June 2, 2006 -- What inspires Matchbox Twenty frontman and first-time solo artist Rob Thomas to write music?
Are he and his wife planning a family? What's his advice for an artist just starting out?
Thomas answered these "Good Morning America" viewer-submitted questions and more before his performance with Jewel at the Times Square Studio.
Question: Your songs inspire so many, what is your biggest inspiration in your life that drives you to write music?
-- Wendy Hogan, Chicago Ridge, Ill.
Rob Thomas: I think that you kind of find that your life becomes your muse. Everything from my marriage to my job itself inspires me to write my music. You become your muse.
Question: How has your time as a solo artist differed from that as the lead singer of Matchbox Twenty? Have you learned anything that will help the group when you guys hit the recording studio and the road in the future?
-- Melissa Reilly, Charlottesville, Va.
Rob Thomas: We've all been so busy working on our own things, we all feel like we know what we're doing. We're all going to get together and it will probably be a harder record to make, but it will be a better record.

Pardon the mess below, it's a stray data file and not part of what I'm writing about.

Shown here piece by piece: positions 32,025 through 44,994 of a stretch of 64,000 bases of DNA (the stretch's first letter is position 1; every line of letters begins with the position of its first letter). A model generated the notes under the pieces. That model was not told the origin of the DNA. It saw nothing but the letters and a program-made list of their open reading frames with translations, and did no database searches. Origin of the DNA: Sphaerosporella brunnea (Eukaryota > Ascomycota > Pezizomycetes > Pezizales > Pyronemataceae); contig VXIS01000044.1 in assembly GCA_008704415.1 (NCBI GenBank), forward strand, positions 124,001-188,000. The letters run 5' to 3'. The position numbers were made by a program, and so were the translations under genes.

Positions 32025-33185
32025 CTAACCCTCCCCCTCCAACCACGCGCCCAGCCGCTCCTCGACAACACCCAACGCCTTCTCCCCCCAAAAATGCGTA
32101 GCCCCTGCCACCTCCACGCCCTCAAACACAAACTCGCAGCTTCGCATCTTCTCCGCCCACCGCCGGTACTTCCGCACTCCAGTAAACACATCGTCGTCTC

Question: The song "3 AM" on piano is so beautiful. When and how did you learn to play piano?
-- Lynda Close, Syracuse, N.Y.
Rob Thomas: I learned the piano when I was 14. I learned it so I could start writing songs. The piano version of "3 AM" is actually the original way it was written.
Question: You and your wife Marisol are one of America's favorite famous couples. Have you talked about having children?
-- Jackie Franklin
Rob Thomas: We talk about it all the time. We're just trying to find a window where we can do it where it's not overshadowed by my job.
Question: You've mentioned recently that you've been listening to a lot of jazz. Who are the most inspiring jazz vocalists for you? What style of Jazz is your favorite -- bebop, fusion, straight-ahead, etc.?
-- Susan Tabnik, Atlanta
Rob Thomas: I like jazz vocalists, but I'm more of a fan of instrumental jazz. I'm a big bebop fan. I like a lot of Miles [Davis'] stuff and Charlie Parker. My favorite jazz record is "Sketches of Spain" by Miles Davis.
Question: What part of the music industry do you wish you could change?
-- Michelle Bailey, Vernon, N.J.
Rob Thomas: There's a thing called "call out" where radio stations decide whether they want to play a song based on an eight second snippet they play at random. The only things that are on the radio are things that already sound familiar to people, so it makes it hard for new sounds to break in.
Question: What's your advice for a young singer/songwriter?
-- Britt, Dalton, Ga.
Rob Thomas: Think harder about what the music says to someone as opposed to what it says about you.